Earlier springs raise the risk of freeze damage

What’s the problem with an early spring? For trees, earlier springs raise the risk of freeze damage—from defoliation to tree death. Professor John Couture studies the influence of climate change on plants and insect ecology. He’s found that even a single spring freeze after budding can make trees more vulnerable to insect attack.

Better understanding of the tropical cyclone wind-pressure relationship

Historically, two common measurements of hurricane intensity—pressure and wind speed—have been used interchangeably. New research led by professor Dan Chavas explains the relationship between the two measurements, improving our physical understanding of hurricanes as well as the interpretation of real-time hurricane observations.

Arctic Warming Also Impacts Midlatitude Weather and Climate

There is increasing evidence that Arctic amplification--a phenomenon whereby the Arctic warms more quickly than the rest of the world--might strongly impact both weather and climate, not only in the Arctic region, but also in regions farther away. A recent study co-authored by Purdue Professor Yutian Wu found that a warming Arctic results in the Northern Hemisphere midlatitude tropospheric jet stream to shift toward the equator while causing the stratospheric polar vortex to weaken.

How to Design the Global Stocktake? Making or Breaking the International Climate Regime

The Paris Agreement, a treaty developed under the UNFCCC at COP21, sets an international framework to strengthen the global response to climate change. Much work remains to be done to design the processes for evaluating implementation of the Agreement, and Purdue professor Manjana Milkoreit (Political Science) has a new research project underway exploring one of these potential assessment mechanisms—the Global Stocktake.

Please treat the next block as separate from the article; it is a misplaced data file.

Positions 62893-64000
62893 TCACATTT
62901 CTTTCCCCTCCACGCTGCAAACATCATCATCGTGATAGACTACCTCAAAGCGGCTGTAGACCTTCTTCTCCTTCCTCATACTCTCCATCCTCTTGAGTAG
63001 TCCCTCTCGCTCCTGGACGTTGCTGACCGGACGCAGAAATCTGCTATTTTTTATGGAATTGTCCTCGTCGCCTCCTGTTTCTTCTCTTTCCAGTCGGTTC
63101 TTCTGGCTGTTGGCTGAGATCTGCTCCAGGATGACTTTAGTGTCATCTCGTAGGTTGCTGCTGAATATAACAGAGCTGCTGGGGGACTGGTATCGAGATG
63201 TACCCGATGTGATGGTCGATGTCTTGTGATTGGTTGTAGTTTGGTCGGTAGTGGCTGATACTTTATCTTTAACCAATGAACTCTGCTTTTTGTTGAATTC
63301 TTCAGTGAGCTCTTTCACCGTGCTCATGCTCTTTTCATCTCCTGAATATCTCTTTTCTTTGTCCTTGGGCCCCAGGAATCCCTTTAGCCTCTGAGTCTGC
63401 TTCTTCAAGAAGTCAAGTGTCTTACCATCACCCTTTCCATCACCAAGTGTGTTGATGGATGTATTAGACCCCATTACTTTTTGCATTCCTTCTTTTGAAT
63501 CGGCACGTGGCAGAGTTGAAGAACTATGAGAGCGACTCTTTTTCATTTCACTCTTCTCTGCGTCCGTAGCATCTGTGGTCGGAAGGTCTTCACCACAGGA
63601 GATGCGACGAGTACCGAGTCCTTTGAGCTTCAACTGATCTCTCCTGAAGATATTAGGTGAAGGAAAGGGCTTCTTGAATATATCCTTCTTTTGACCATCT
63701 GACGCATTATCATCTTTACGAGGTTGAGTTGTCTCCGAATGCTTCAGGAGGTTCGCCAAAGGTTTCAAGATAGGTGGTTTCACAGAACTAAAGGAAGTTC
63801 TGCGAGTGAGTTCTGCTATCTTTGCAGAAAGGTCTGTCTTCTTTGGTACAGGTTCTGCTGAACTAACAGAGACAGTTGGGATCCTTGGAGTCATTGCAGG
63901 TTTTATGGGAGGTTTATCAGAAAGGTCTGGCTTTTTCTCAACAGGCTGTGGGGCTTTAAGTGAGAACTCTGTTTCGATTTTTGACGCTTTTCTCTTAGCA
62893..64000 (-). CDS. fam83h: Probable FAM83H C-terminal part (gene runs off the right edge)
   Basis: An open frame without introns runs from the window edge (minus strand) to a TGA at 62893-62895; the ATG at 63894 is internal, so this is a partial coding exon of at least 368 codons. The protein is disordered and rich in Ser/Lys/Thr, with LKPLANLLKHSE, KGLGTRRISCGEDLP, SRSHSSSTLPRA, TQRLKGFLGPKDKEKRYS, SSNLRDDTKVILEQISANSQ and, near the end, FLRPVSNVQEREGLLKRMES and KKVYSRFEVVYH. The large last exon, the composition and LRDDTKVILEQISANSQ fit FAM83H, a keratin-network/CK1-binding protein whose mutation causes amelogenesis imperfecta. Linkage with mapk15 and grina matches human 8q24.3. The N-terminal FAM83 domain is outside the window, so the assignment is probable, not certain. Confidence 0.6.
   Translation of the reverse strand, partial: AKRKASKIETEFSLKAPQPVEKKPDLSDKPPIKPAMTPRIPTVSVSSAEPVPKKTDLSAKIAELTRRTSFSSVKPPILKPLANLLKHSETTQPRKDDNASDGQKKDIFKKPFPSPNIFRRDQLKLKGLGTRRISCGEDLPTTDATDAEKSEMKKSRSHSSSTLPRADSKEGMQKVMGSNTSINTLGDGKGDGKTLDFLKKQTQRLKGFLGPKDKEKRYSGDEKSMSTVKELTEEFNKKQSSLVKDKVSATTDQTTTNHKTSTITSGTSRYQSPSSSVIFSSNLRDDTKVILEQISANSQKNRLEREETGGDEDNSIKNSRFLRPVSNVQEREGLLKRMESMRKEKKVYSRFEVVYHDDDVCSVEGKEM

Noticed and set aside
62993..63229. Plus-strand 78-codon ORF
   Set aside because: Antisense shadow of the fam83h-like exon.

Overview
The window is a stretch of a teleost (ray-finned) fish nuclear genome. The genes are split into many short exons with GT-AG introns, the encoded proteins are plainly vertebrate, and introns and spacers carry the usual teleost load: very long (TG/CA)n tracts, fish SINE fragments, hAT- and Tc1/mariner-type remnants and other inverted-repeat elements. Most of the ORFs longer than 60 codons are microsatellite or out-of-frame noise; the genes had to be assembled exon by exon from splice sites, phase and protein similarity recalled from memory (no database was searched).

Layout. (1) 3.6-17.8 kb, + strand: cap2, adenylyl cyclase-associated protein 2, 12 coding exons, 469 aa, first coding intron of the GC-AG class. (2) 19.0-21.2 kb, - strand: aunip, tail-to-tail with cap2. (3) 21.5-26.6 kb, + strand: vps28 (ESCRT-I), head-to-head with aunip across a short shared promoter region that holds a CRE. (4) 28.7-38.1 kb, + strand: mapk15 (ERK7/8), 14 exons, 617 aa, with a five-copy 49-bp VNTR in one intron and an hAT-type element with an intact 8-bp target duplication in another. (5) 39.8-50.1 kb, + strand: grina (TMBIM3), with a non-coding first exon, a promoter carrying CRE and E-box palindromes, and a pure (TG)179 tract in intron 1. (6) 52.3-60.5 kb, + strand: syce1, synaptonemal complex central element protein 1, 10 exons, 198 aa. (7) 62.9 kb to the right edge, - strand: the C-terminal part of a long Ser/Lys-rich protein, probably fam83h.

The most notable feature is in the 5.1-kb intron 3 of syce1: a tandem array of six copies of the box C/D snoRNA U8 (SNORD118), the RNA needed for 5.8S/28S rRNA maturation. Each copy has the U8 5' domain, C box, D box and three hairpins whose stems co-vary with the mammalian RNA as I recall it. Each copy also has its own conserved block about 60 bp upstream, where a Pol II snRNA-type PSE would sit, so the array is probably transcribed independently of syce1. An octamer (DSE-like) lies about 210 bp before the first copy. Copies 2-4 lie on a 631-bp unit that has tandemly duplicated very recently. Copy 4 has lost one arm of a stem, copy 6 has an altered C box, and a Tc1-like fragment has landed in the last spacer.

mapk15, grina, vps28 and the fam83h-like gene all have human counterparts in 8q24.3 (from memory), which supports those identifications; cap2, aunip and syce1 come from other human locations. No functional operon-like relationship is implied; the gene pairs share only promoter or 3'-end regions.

How do African farm households respond to changes in current and past weather?

In the coming decades, climate change will bring higher temperatures, less precipitation and more rainfall variability to countries in sub-Saharan Africa. The changing weather patterns will have a major impact on rain-fed agriculture, which will affect the welfare of 100s of millions of people in countries where the majority of the population are small holder farmers.

Severe thunderstorms are expected to occur more often in a warmer climate

Hazardous weather has caused more than $50 billion in damages in the U.S. over the last 30 years.  Will a warmer climate make these events more common? Worse? Professor Mike Baldwin and PCCRC postdoctoral researcher Kimberly Hoogewind use dynamical downscaling simulations to better understand the impact of climate change on dangerous winds, damaging hail, flash flooding, and tornadoes.

Greenhouse gas emissions from agricultural soils may be much larger than previously thought

Global estimates indicate that agriculture accounts for up to a third of all anthropogenic greenhouse gas emissions; but direct emissions from agricultural soils are difficult to measure. Professors Richard Grant and Cliff Johnston, using a combination of field measurements and modeling, have found emissions from soils to be much larger than previously thought—in some cases by as much as 10 times larger.

Make it personal: attack the scientist and scare the consumer

In the U.S., climate change “skepticism” can be traced back to misinformation campaigns from the 1990s that called into question the legitimacy of climate science. Research from graduate student Heather Cann and professor Leigh Raymond suggests that climate policy opponents are using two new tactics—attack the integrity of climate scientists and scare consumers with negative impacts and ‘government overreach.’